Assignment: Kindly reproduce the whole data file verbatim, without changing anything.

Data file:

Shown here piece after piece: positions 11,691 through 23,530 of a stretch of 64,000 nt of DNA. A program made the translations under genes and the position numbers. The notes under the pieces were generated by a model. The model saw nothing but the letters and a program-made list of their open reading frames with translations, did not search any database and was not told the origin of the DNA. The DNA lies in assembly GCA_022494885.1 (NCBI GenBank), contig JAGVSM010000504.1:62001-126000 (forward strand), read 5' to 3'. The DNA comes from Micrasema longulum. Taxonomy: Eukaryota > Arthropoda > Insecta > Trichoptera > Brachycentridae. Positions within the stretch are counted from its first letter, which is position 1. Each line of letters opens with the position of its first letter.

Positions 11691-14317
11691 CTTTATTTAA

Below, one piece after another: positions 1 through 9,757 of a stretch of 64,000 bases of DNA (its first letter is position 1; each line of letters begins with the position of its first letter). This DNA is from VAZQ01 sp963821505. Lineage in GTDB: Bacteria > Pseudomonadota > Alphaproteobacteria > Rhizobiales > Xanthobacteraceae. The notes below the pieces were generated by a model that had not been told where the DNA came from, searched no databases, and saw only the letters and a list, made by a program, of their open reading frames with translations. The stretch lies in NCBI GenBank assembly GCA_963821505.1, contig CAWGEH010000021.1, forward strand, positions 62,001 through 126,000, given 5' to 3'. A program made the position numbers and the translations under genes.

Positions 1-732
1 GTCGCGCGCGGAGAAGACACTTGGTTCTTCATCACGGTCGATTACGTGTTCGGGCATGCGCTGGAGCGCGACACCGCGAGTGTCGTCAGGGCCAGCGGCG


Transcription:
Shown here piece after piece: positions 11,691 through 23,530 of a stretch of 64,000 nt of DNA. A program made the translations under genes and the position numbers. The notes under the pieces were generated by a model. The model saw nothing but the letters and a program-made list of their open reading frames with translations, did not search any database and was not told the origin of the DNA. The DNA lies in assembly GCA_022494885.1 (NCBI GenBank), contig JAGVSM010000504.1:62001-126000 (forward strand), read 5' to 3'. The DNA comes from Micrasema longulum. Taxonomy: Eukaryota > Arthropoda > Insecta > Trichoptera > Brachycentridae. Positions within the stretch are counted from its first letter, which is position 1. Each line of letters opens with the position of its first letter.

Positions 11691-14317
11691 CTTTATTTAA

Below, one piece after another: positions 1 through 9,757 of a stretch of 64,000 bases of DNA (its first letter is position 1; each line of letters begins with the position of its first letter). This DNA is from VAZQ01 sp963821505. Lineage in GTDB: Bacteria > Pseudomonadota > Alphaproteobacteria > Rhizobiales > Xanthobacteraceae. The notes below the pieces were generated by a model that had not been told where the DNA came from, searched no databases, and saw only the letters and a list, made by a program, of their open reading frames with translations. The stretch lies in NCBI GenBank assembly GCA_963821505.1, contig CAWGEH010000021.1, forward strand, positions 62,001 through 126,000, given 5' to 3'. A program made the position numbers and the translations under genes.

Positions 1-732
1 GTCGCGCGCGGAGAAGACACTTGGTTCTTCATCACGGTCGATTACGTGTTCGGGCATGCGCTGGAGCGCGACACCGCGAGTGTCGTCAGGGCCAGCGGCG